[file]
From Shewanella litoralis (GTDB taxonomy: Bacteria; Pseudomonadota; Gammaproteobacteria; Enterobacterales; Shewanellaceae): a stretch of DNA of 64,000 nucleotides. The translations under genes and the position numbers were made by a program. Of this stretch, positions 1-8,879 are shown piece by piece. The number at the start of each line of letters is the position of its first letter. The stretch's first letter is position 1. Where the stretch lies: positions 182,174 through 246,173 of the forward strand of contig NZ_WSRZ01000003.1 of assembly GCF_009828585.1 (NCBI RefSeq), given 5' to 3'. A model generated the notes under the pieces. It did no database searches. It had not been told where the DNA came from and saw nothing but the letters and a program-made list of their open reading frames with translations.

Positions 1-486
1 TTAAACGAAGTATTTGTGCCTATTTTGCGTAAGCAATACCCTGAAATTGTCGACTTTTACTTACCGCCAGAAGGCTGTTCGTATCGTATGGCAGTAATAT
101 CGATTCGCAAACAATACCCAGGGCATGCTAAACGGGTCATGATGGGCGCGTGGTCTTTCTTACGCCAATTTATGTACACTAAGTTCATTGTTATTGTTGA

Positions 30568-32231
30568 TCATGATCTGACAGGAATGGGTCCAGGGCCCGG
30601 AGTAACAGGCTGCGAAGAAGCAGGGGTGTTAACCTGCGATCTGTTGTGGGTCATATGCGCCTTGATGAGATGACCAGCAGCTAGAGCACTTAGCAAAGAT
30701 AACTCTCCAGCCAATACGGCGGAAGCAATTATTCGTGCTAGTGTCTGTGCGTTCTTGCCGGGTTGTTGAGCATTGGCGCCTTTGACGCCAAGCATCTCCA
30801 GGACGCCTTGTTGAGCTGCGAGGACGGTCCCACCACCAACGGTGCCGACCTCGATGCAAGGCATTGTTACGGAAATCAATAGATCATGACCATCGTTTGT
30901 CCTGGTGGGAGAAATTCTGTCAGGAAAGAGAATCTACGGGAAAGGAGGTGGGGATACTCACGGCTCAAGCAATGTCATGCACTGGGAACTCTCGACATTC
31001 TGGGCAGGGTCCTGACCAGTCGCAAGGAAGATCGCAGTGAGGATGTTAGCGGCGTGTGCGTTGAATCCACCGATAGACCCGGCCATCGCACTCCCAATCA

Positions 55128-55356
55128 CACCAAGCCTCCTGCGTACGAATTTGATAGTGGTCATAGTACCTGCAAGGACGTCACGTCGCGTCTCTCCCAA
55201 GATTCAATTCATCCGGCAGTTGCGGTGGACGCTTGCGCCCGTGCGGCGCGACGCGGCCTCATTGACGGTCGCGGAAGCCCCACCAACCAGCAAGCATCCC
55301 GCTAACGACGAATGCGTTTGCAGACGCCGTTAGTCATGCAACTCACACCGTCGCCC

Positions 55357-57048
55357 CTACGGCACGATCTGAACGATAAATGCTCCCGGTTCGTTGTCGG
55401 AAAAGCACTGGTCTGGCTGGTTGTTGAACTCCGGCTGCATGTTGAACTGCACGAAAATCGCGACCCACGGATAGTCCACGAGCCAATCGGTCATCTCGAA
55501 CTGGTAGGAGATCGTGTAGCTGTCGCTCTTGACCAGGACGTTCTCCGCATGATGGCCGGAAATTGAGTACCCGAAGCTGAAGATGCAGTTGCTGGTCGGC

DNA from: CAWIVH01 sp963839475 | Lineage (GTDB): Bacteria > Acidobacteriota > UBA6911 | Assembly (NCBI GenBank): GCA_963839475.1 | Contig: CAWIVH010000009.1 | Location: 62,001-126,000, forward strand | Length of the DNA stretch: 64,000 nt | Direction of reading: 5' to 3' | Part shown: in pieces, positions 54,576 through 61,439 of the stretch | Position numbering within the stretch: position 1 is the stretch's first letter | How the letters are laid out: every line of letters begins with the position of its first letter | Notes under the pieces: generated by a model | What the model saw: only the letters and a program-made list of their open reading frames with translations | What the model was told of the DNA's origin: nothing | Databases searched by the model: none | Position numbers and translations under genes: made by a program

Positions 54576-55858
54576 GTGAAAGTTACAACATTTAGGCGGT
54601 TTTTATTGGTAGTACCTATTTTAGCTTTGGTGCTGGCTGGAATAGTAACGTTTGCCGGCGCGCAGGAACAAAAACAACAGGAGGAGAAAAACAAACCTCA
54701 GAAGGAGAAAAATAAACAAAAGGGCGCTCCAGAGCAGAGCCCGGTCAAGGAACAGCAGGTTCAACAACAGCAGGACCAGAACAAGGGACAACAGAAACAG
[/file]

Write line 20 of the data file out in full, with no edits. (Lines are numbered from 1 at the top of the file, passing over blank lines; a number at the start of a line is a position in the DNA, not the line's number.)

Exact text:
DNA from: CAWIVH01 sp963839475 | Lineage (GTDB): Bacteria > Acidobacteriota > UBA6911 | Assembly (NCBI GenBank): GCA_963839475.1 | Contig: CAWIVH010000009.1 | Location: 62,001-126,000, forward strand | Length of the DNA stretch: 64,000 nt | Direction of reading: 5' to 3' | Part shown: in pieces, positions 54,576 through 61,439 of the stretch | Position numbering within the stretch: position 1 is the stretch's first letter | How the letters are laid out: every line of letters begins with the position of its first letter | Notes under the pieces: generated by a model | What the model saw: only the letters and a program-made list of their open reading frames with translations | What the model was told of the DNA's origin: nothing | Databases searched by the model: none | Position numbers and translations under genes: made by a program